Thank God, that could have been way worse.

Victory Motorcycles’ Project 156 bike, built for the Pike’s Peak International Hill Climb and ridden by Cycle World’s Road Test Editor, Don Canet, suffered extensive damage in a crash during practice on the course Saturday (6/13). Canet was not seriously injured in the crash that occurred when the front end washed out and the bike low-sided, spun around, and slammed rear-end first into the end of a steel guard rail.

“The first question was if Don is OK – when we heard that he was, that was our biggest relief. Racing is serious business, and it takes commitment, planning, guts and skill to get through these situations,” said Victory Motorcycles General Manager Rod Krois. “Victory Motorcycles took this endeavor on to challenge ourselves and make history by putting a competitive American bike back on Pikes Peak. Commitment is not for the weak – and I know that our team will make the decision that is best for Don and our brand.”

“We have been making significant progress on the engine tune of the motorcycle each time it went out, and were able to start focusing on the handling aspects of the bike,” said Canet. “As I was going up the mountain I lost the front end under braking, asphalt temperature was extremely low and, counter-intuitively, I think the tire was getting colder as the run went on.”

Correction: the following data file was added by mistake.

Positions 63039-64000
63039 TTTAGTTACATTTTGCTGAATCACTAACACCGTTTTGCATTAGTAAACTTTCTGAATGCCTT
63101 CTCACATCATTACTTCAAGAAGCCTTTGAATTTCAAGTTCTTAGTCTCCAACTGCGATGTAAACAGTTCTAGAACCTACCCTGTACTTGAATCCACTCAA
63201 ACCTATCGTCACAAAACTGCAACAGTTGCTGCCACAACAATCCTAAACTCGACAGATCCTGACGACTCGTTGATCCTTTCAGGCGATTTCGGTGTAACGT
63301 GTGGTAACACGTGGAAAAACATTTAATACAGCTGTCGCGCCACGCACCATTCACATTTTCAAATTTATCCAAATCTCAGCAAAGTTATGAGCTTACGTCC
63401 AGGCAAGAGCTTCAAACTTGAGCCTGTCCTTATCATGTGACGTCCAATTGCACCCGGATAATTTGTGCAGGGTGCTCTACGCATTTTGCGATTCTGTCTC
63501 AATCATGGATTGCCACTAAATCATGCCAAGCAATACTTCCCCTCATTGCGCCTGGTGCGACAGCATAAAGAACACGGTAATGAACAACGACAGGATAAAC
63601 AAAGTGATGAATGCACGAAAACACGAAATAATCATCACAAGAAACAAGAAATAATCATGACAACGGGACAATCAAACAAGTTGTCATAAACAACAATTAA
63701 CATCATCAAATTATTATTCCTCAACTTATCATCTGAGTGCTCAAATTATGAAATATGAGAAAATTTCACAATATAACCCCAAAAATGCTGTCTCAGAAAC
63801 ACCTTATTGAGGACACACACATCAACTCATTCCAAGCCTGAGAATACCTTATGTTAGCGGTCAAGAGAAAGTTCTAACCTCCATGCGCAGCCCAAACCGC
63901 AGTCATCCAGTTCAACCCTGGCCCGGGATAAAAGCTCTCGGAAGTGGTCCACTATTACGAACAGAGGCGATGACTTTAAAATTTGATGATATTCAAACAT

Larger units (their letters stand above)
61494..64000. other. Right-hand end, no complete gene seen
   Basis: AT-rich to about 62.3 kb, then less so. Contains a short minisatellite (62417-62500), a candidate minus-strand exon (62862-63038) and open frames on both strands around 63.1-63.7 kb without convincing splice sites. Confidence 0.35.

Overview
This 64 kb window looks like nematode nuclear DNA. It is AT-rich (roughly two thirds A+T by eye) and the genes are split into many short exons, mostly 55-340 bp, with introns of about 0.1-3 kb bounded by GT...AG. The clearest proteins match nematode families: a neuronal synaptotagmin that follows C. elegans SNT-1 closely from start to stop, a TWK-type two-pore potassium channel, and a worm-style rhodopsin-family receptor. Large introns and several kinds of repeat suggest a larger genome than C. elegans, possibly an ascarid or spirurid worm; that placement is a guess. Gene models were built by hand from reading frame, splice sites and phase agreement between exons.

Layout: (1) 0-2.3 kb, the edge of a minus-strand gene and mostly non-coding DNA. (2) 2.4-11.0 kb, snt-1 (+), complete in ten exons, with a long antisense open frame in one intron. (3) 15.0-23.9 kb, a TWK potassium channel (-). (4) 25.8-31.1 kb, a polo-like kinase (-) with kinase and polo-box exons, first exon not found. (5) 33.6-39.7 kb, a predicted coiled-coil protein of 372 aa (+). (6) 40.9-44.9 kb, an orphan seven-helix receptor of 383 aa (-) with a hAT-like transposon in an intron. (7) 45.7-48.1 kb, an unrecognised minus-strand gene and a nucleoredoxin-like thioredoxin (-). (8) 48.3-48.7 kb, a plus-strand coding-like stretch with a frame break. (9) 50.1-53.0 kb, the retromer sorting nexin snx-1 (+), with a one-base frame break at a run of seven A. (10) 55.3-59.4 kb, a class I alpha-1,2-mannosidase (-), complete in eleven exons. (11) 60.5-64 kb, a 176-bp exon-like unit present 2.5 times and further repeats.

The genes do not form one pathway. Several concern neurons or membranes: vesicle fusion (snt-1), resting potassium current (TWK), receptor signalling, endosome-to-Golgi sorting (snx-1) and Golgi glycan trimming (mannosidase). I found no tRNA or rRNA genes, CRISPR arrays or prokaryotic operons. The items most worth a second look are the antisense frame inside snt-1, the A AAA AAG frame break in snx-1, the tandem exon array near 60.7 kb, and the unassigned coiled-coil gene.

Canet has experience on the course, having taken third position in his rookie season at the “Race to the Clouds” last year.

Victory Project 156 bike damaged in crash—Canet is OK (Video)

Victory and Roland Sands Designs (RSD) collaborated on the purpose-built racing bike that features a prototype liquid-cooled Victory motor. The chassis and nearly everything else is hand-built, specifically for the challenges of the Pike’s Peak International Hill Climb. It features Twin 67mm intake throttles with downdraft runners for maximum power and torque as well as a performance valvetrain, including titanium intake and exhaust valves to allow for maximum engine speed.

The Falkner-Livingston team transported the race bike back to the Roland Sands Designs headquarters in Southern California for evaluation. “Not going to lie…” says RSD project leader Cameron Brewer, “Project 156 is really beat up. But we are racers at heart and I can promise Victory Motorcycles, Cycle World Magazine, RSD and Pikes Peak fans that we will rebuild the bike – she took one hell of a hit, but we are committed to this program.”